It may be several more years before autonomous cars become commonplace in Pennsylvania and throughout the country, but once they are, accidents are expected to decrease. The causes of the crashes that do occur are also expected to change, and this will lead to major changes in the auto insurance industry as well.
Investigations into motor vehicle accidents usually examine issues such as which driver ran a red light or was distracted. When self-driving cars become prevalent, it is likely that any accidents that happen will result from software malfunctions or some other type of manufacturing defect. This means that liability will shift from drivers to contractors, manufacturers and software developers.
It is also anticipated that since manufacturers and software developers are likely to have a good deal of money, there might be an increase in product liability claims. Autonomous cars may also be vulnerable to hackers. Overall, the insurance industry is likely to shrink in the years ahead once self-driving cars are a common sight on the road.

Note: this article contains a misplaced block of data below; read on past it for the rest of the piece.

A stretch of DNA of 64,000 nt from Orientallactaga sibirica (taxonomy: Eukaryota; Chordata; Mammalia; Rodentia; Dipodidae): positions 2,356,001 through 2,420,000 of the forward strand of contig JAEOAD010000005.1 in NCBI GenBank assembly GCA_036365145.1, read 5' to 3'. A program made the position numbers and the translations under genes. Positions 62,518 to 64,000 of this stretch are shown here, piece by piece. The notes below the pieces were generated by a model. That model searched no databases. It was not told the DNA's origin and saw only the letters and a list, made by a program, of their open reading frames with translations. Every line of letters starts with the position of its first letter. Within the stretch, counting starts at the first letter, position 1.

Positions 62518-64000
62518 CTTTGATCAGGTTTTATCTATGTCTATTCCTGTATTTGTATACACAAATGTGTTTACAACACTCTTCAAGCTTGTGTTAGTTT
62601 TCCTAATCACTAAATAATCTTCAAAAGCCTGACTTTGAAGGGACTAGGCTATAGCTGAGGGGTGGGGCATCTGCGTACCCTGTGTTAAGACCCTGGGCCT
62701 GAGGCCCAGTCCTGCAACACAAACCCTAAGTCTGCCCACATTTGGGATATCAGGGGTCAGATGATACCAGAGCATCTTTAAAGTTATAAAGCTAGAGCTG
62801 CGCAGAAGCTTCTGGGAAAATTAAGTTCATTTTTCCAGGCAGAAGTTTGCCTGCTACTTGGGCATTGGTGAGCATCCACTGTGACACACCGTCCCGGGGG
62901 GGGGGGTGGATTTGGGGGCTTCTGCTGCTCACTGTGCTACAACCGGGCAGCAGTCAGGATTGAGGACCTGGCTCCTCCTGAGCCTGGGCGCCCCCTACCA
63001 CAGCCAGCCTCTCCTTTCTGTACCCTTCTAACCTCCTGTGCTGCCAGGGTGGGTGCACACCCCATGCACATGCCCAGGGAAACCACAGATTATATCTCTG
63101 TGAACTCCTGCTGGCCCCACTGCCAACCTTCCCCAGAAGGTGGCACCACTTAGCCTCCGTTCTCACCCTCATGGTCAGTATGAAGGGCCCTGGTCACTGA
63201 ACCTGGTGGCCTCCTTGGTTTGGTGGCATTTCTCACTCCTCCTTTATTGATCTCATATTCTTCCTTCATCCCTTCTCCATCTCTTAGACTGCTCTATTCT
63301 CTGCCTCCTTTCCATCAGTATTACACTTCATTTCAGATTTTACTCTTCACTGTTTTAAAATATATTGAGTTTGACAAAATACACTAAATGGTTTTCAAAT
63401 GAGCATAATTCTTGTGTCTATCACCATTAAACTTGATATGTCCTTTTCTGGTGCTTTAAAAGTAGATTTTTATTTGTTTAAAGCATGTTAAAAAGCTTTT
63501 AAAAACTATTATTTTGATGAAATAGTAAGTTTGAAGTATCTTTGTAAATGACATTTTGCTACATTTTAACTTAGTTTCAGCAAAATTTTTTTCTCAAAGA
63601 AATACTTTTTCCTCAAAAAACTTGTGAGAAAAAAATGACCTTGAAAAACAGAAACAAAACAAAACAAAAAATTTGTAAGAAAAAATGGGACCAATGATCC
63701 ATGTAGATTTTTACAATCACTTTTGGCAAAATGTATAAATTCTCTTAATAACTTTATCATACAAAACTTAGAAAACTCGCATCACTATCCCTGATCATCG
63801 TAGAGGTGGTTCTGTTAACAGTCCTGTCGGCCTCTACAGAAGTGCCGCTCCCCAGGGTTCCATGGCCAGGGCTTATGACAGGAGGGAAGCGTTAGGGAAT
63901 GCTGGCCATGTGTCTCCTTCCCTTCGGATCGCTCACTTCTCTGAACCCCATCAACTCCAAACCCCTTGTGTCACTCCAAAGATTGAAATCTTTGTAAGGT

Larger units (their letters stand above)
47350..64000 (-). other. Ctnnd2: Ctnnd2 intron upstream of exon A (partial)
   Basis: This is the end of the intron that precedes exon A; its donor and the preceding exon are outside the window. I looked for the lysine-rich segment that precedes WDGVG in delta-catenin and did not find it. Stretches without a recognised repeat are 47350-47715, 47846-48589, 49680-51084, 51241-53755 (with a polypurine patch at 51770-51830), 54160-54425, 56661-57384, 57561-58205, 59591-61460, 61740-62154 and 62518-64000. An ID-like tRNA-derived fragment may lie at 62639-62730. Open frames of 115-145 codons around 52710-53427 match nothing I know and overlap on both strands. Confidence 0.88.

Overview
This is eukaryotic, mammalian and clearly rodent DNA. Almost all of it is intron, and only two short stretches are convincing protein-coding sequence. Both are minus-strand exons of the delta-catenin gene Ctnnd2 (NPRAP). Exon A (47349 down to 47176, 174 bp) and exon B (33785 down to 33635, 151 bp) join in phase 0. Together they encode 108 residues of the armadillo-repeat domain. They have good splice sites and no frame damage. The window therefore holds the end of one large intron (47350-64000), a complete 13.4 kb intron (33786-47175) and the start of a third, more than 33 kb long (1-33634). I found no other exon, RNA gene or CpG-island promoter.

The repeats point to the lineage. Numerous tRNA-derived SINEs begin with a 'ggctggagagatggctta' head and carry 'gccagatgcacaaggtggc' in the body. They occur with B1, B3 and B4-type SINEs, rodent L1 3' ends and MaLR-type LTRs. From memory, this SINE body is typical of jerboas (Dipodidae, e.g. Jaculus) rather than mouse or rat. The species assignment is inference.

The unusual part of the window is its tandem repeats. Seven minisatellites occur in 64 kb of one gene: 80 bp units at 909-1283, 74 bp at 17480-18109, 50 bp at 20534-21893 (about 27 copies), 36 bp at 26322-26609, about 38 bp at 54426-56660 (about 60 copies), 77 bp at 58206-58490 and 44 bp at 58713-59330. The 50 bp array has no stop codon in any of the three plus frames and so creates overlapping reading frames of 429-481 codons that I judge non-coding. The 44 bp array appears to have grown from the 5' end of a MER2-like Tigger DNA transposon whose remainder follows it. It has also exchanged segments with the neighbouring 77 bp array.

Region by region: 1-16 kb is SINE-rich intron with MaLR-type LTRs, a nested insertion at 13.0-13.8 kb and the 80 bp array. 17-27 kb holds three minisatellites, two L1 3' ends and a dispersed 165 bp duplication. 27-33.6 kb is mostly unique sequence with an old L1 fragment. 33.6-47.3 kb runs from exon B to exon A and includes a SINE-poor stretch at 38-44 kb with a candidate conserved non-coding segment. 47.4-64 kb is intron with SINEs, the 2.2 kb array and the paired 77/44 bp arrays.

The most common cause of car accidents is human error. This could include behavior such as driving while texting or talking on a cell phone, speeding and driving while fatigued or under the influence of drugs or alcohol. Even a driver who only takes his or her eyes off the road for just a second may be distracted enough to cause an accident. Should this occurs, that driver could be liable. An accident may cause catastrophic injuries, and an injured person who receives only a small offer of compensation from the insurance company might want to file a lawsuit against the responsible driver. If the lawsuit is successful, the compensation may help cover the injured party's medical expenses, the cost of a vehicle repair or replacement and lost wages.